Report on Anatahan (United States) — 11 June-17 June 2003
Smithsonian / US Geological Survey Weekly Volcanic Activity Report, 11 June-17 June 2003
Managing Editor: Gari Mayberry
Please cite this report as:
Global Volcanism Program, 2003. Report on Anatahan (United States). In: Mayberry, G (ed.), Weekly Volcanic Activity Report, 11 June-17 June 2003. Smithsonian Institution and US Geological Survey.
16.35°N, 145.67°E; summit elev. 790 m
All times are local (unless otherwise noted)
As of 17 June, continuous ash-and-gas emissions persisted at Anatahan. US Geological Survey and CNMI Emergency Management Office personnel observed the volcano on 12 June. They noted that a lava dome or flow was visible on the crater floor and ash was emitted from several areas. No sound emanated from the crater, spines were visible on the crater floor, and one source for the convecting ash cloud was located on the E side of the east crater. In addition, the east crater seemed deeper than during the previous visit on 6 June. During 5-12 June, the seismic record only contained banded-volcanic tremor, but on the evening of 12 June long-period (M ~2) earthquakes began to be recorded. An explosion earthquake occurred on 14 June at 0010. Scientists believe the earthquake was associated with an explosion that removed much of the small lava dome, because the dome was no longer seen during an overflight on the 14th. After the explosion, a series of long-period earthquakes occurred at regular 1- to 2-minute intervals until ~1400. During the report period, ash was visible on satellite imagery rising to a maximum height of ~3 km a.s.l.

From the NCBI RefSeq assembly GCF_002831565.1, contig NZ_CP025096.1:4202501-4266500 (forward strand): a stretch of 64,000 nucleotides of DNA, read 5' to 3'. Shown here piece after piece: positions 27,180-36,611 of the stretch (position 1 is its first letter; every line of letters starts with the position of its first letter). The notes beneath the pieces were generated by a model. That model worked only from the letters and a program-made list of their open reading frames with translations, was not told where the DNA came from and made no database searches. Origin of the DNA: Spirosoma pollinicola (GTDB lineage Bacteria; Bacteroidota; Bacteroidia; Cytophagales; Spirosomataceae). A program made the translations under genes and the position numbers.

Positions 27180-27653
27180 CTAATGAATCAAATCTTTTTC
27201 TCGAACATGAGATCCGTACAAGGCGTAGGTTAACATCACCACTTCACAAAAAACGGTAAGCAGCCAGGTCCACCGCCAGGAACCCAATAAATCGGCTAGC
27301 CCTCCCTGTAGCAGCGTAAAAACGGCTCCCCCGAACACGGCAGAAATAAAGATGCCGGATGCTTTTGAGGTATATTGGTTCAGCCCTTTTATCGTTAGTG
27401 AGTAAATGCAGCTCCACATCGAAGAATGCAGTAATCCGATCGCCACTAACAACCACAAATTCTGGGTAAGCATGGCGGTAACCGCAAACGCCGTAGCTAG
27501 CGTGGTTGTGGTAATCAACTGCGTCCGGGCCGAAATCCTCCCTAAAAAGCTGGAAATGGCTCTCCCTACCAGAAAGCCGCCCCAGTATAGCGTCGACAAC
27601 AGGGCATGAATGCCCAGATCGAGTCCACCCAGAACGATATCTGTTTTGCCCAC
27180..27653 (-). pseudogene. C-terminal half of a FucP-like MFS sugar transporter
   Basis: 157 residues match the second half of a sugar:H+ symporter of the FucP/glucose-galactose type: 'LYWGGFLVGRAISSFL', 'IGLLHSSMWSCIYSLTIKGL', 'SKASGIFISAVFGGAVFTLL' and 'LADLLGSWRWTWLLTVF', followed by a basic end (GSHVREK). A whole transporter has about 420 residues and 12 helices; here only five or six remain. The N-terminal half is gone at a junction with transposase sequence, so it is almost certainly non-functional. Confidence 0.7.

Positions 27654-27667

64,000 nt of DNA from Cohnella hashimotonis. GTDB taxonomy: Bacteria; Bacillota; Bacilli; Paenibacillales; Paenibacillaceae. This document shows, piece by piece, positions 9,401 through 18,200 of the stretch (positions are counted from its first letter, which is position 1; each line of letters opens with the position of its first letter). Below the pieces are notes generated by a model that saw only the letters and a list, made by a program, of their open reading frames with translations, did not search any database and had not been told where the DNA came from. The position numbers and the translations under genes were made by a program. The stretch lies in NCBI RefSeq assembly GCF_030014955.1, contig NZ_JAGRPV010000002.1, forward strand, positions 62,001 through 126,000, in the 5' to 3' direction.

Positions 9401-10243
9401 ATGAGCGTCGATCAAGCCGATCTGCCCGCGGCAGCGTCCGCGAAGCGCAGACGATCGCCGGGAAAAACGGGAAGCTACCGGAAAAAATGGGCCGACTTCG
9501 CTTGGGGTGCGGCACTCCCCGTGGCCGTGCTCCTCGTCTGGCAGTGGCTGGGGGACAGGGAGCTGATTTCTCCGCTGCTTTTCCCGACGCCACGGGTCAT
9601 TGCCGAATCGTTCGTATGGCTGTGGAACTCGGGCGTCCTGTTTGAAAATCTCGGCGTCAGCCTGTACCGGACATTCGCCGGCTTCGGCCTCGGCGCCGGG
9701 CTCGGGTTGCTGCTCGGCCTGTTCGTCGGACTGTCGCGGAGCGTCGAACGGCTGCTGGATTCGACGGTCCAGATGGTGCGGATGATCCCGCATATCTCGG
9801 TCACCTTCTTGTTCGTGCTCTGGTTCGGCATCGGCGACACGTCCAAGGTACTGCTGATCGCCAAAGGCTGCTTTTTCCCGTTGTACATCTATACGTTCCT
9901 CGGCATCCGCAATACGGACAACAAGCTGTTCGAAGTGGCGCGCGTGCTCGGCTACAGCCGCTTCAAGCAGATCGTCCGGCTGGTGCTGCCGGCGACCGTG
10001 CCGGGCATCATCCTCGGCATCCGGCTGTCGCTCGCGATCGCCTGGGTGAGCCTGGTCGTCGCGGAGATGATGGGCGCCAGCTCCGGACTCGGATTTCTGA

Geologic Background. The elongate, 9-km-long island of Anatahan in the central Mariana Islands consists of a large stratovolcano with a 2.3 x 5 km compound summit caldera. The larger western portion of the caldera is 2.3 x 3 km wide, and its western rim forms the island's high point. Ponded lava flows overlain by pyroclastic deposits fill the floor of the western caldera, whose SW side is cut by a fresh-looking smaller crater. The 2-km-wide eastern portion of the caldera contained a steep-walled inner crater whose floor prior to the 2003 eruption was only 68 m above sea level. A submarine cone, named NE Anatahan, rises to within 460 m of the sea surface on the NE flank, and numerous other submarine vents are found on the NE-to-SE flanks. Sparseness of vegetation on the most recent lava flows had indicated that they were of Holocene age, but the first historical eruption did not occur until May 2003, when a large explosive eruption took place forming a new crater inside the eastern caldera.